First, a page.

The New York Times reported Saturday that the problems which led to the last two weeks of glitches were not the result of overwhelming demand but delays, bad management and government indifference to a looming train wreck.
According to one insider, two weeks after launch with people working on it around the clock, the project is 70 percent complete.
One person familiar with the system’s development said that the project
was now roughly 70 percent of the way toward operating properly, but
that predictions varied on when the remaining 30 percent would be done.
that person said. Others warned that the fixes themselves were creating
new problems, and said that the full extent of the problems might not be
known because so many consumers had been stymied at the first step in
the application process.
This failure did not catch the administration by surprise. They had repeated warnings that the system would not be ready on time but, for political reasons, chose to ignore them.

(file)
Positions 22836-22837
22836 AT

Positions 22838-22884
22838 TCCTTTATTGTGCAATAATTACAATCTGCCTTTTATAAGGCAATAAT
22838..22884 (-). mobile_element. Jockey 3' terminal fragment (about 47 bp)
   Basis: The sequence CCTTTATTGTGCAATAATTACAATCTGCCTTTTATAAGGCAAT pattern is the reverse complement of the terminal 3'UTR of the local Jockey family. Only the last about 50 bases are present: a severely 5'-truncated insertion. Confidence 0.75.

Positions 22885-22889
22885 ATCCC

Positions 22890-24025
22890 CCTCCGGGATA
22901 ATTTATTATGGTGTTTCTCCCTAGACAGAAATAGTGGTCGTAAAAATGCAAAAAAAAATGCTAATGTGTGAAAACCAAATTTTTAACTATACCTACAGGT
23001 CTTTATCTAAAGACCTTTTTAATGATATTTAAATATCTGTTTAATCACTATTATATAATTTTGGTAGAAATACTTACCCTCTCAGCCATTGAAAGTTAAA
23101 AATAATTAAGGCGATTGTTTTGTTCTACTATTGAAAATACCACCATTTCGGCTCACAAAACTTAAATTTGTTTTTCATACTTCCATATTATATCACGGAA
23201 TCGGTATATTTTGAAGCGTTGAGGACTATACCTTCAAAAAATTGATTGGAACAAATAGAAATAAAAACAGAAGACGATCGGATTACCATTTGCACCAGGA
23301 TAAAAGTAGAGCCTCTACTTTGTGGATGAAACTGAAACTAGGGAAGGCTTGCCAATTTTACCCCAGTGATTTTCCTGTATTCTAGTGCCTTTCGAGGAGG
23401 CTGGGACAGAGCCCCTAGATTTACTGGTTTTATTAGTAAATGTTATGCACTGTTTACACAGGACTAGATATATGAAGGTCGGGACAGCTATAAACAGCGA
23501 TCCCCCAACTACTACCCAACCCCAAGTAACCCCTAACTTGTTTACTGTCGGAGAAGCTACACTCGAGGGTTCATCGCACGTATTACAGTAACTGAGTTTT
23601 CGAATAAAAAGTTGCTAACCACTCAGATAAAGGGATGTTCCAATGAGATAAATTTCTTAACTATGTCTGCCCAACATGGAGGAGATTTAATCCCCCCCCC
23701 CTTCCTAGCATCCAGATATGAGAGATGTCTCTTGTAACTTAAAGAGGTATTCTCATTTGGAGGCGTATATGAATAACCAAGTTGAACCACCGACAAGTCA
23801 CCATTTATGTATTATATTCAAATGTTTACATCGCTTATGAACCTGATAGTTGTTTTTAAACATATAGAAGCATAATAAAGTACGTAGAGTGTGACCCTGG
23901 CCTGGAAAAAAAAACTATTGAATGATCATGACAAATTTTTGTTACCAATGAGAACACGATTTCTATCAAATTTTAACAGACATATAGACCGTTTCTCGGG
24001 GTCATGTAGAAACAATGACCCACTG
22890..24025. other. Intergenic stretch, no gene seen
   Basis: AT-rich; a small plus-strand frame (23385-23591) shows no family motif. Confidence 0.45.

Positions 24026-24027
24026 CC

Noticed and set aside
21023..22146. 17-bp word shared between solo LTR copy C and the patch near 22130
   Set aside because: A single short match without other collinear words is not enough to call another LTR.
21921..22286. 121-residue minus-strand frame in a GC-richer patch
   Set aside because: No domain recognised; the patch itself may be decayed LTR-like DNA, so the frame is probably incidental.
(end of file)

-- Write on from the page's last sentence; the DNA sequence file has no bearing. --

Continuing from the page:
Confidential progress reports from the Health and Human Services
Department show that senior officials repeatedly expressed doubts that
the computer systems for the federal exchange would be ready on time,
blaming delayed regulations, a lack of resources and other factors…
By early this year, people inside and outside the federal bureaucracy
were raising red flags. “We foresee a train wreck,” an insurance
executive working on information technology said in a February
interview. “We don’t have the I.T. specifications. The level of angst in
health plans is growing by leaps and bounds. The political people in
the administration do not understand how far behind they are.”
And contrary to some earlier reports which seemed to place blame for the problems on private contractors, this was mostly a big government failure.
One highly unusual decision, reached early in the project, proved
critical: the Medicare and Medicaid agency assumed the role of project
quarterback, responsible for making sure each separately designed
database and piece of software worked with the others, instead of
assigning that task to a lead contractor.
As the story goes on to demonstrate, CMS had no business running an IT integration project on this scale.
Finally, the Times offers this reminder just how bad it is, “A New York Times researcher, for instance, managed to register at 6 a.m.
on Oct. 1. But despite more than 40 attempts over the next 11 days, she
was never able to log in.”